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As a “Super Smash Brothers: Ultimate” tournament organizer for the Knoxville region, there are many different things that I need to be able to do and organize when I start to create an event. How your event is organized or run can be a defining factor for your community’s growth as a home for esports, so detailed planning for events is almost always necessary.

Fortunately for tournament organizers today, there are numerous bracket-creation websites that allow users to create and run their very own brackets and tournaments with ease. Websites like smash.gg and Challonge are just a few options that allow tournament organizers to begin their events. The size, location and types of events being run at your tournament are some of the primary factors that should be considered when creating an event page, and these websites provide easy-to-use tools for making the page attractive.

Schedule creation, event fees and required materials for an event are also important aspects of an esports event that are often overlooked. Knowing exactly when your tournament needs to start, which events to start with, entry cost per game and how many gaming setups or consoles you may need for your event is hugely important.

A lot of this can seem cumbersome initially, but providing players with all of this information on the home page of your event’s webpage can be an attractive aspect of your tournament for players. Creating an organized event page with information answering most questions a competitor may have can be challenging, but research and asking questions yourself as a tournament organizer can help you gather the information you need.

Along with research and event page creation, finding extra staff for your event can go a long way towards improving your tournament.

If a tournament organizer is expecting a number above 20 entrants, recruiting staff that can run brackets, manage streams or answer questions will help ensure tournament organizers are not overloaded at their events. Finding knowledgeable and helpful players in the community that can help run tournaments with you will make things much easier and make your competitors much happier and more likely to come back to your next event.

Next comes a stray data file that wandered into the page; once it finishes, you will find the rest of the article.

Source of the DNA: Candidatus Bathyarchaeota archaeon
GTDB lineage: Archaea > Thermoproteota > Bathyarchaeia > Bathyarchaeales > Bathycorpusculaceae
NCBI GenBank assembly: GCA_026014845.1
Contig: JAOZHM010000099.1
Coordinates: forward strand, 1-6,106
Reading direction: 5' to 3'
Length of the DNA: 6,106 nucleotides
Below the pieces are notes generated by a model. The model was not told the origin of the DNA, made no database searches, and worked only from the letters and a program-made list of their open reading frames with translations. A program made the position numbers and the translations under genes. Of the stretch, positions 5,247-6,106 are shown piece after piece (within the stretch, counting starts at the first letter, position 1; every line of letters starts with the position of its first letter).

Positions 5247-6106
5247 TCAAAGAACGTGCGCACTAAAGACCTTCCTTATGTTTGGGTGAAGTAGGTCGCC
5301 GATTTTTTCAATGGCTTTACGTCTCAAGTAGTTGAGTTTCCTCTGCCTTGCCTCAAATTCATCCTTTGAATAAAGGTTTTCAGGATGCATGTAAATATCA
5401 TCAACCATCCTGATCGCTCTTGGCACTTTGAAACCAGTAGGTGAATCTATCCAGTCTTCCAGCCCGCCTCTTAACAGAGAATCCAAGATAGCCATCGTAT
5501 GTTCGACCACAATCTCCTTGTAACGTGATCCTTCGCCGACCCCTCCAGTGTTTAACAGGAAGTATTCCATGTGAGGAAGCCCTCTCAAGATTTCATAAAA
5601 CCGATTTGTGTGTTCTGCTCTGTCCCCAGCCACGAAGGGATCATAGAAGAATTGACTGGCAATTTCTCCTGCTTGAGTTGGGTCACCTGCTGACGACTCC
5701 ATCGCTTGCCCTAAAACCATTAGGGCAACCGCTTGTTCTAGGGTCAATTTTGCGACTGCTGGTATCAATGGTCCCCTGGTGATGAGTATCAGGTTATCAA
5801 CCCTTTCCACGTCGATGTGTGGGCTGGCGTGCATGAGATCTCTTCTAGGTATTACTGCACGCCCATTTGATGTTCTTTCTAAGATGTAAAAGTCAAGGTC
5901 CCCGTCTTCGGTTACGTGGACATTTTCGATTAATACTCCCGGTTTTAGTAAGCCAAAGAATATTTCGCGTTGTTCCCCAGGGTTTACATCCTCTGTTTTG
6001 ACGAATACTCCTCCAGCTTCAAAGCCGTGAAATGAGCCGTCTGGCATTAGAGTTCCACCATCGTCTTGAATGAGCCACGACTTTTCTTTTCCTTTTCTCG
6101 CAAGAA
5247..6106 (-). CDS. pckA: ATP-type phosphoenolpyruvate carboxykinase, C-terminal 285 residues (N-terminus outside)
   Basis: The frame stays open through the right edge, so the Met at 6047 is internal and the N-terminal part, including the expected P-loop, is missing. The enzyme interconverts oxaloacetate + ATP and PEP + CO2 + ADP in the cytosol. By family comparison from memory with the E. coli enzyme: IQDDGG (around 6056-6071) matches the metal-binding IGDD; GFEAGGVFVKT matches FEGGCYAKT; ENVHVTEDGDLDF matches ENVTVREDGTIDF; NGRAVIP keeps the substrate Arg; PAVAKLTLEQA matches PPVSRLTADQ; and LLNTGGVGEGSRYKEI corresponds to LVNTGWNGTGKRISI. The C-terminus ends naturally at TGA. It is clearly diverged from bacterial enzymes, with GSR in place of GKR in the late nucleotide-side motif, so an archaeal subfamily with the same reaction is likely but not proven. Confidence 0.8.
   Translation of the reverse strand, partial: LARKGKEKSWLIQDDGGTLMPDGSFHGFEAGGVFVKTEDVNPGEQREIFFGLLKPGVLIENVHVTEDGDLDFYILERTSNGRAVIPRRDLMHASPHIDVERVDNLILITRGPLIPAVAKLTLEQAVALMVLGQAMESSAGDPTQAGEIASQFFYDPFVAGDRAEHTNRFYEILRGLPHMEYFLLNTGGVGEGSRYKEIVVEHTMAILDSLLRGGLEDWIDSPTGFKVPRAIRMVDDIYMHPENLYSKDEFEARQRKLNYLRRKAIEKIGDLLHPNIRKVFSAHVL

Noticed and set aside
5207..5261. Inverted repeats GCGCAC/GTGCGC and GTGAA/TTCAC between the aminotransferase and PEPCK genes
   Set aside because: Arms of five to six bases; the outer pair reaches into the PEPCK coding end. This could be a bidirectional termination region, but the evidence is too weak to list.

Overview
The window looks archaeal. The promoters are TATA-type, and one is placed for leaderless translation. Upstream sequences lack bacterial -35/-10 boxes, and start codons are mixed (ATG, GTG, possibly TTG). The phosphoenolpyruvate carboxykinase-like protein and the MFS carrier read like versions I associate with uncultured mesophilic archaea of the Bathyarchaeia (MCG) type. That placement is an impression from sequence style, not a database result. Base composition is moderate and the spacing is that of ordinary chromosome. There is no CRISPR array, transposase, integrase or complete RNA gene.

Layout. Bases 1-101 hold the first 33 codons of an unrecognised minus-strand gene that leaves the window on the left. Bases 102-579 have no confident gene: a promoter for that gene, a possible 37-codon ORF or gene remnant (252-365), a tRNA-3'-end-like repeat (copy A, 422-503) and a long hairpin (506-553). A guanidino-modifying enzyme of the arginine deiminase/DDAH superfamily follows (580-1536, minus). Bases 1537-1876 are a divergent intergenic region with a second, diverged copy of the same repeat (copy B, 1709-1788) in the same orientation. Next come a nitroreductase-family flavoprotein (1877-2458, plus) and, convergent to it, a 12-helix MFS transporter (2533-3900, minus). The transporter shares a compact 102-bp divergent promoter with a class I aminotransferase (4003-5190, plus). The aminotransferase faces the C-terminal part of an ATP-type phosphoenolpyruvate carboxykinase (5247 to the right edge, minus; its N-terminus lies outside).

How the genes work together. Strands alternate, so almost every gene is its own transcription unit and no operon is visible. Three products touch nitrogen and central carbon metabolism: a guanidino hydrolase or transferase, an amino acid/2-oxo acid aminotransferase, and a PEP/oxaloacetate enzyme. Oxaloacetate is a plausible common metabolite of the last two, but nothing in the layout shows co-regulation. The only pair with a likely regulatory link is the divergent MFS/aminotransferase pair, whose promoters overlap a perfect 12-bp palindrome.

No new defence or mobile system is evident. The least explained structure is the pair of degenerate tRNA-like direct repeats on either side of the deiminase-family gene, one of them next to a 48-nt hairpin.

The last major aspect of tournament creation that many people overlook is the advertisement of an event. Advertisement for your event doesn’t mean you have to spend hundreds of dollars to get a sign or an advertisement spot on a large stream, but it does mean that you need to get word out.

Social media like Twitter, Instagram, Facebook and Discord can all be great tools for messaging large amounts of people in the gaming community about your event. Start by finding the community that might be interested in the event you are hosting, and start communication with them, because a large amount of interest in your tournament will almost always start in community pages and forums.

In general, organizing an esports event and tournament is not as monumental a task as you’d think, but it is an important job that requires research and dedication. Being informed and asking questions will help you tremendously in the creation of the perfect page for your esports event that will surely have competitors signing up in droves.

UTK Esports is a student organization at the University of Tennessee, Knoxville, interested in competing in and promoting collegiate and professional esports. If you have questions or would like to join and compete, please reach out to us at esports@utk.edu, or follow us on Twitter @utkesports.

Columns and letters of The Daily Beacon are the views of the individual and do not necessarily reflect the views of the Beacon or the Beacon's editorial staff.

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